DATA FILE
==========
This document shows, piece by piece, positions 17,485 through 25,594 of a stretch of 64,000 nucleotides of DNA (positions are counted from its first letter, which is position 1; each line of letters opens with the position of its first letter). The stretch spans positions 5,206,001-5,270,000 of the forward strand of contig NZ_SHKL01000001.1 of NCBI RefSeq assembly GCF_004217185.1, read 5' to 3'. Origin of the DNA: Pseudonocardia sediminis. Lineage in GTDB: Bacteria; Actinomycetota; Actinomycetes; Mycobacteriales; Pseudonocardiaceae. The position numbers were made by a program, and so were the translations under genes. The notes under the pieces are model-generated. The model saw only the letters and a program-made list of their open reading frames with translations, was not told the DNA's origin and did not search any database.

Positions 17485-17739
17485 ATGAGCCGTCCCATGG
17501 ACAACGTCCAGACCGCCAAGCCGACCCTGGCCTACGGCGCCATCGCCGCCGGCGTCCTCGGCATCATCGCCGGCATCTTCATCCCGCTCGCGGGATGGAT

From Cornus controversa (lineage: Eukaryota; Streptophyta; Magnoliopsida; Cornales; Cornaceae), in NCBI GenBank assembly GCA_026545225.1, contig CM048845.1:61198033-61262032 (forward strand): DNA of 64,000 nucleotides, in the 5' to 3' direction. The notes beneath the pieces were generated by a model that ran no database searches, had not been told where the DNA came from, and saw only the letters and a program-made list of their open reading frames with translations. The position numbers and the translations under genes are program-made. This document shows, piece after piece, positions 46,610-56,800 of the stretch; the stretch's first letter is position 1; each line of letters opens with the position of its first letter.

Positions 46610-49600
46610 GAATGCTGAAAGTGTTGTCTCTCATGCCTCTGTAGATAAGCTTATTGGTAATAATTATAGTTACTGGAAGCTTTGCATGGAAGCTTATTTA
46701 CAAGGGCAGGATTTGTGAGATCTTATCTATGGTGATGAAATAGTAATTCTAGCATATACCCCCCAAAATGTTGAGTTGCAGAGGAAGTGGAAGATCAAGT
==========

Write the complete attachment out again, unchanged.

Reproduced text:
This document shows, piece by piece, positions 17,485 through 25,594 of a stretch of 64,000 nucleotides of DNA (positions are counted from its first letter, which is position 1; each line of letters opens with the position of its first letter). The stretch spans positions 5,206,001-5,270,000 of the forward strand of contig NZ_SHKL01000001.1 of NCBI RefSeq assembly GCF_004217185.1, read 5' to 3'. Origin of the DNA: Pseudonocardia sediminis. Lineage in GTDB: Bacteria; Actinomycetota; Actinomycetes; Mycobacteriales; Pseudonocardiaceae. The position numbers were made by a program, and so were the translations under genes. The notes under the pieces are model-generated. The model saw only the letters and a program-made list of their open reading frames with translations, was not told the DNA's origin and did not search any database.

Positions 17485-17739
17485 ATGAGCCGTCCCATGG
17501 ACAACGTCCAGACCGCCAAGCCGACCCTGGCCTACGGCGCCATCGCCGCCGGCGTCCTCGGCATCATCGCCGGCATCTTCATCCCGCTCGCGGGATGGAT

From Cornus controversa (lineage: Eukaryota; Streptophyta; Magnoliopsida; Cornales; Cornaceae), in NCBI GenBank assembly GCA_026545225.1, contig CM048845.1:61198033-61262032 (forward strand): DNA of 64,000 nucleotides, in the 5' to 3' direction. The notes beneath the pieces were generated by a model that ran no database searches, had not been told where the DNA came from, and saw only the letters and a program-made list of their open reading frames with translations. The position numbers and the translations under genes are program-made. This document shows, piece after piece, positions 46,610-56,800 of the stretch; the stretch's first letter is position 1; each line of letters opens with the position of its first letter.

Positions 46610-49600
46610 GAATGCTGAAAGTGTTGTCTCTCATGCCTCTGTAGATAAGCTTATTGGTAATAATTATAGTTACTGGAAGCTTTGCATGGAAGCTTATTTA
46701 CAAGGGCAGGATTTGTGAGATCTTATCTATGGTGATGAAATAGTAATTCTAGCATATACCCCCCAAAATGTTGAGTTGCAGAGGAAGTGGAAGATCAAGT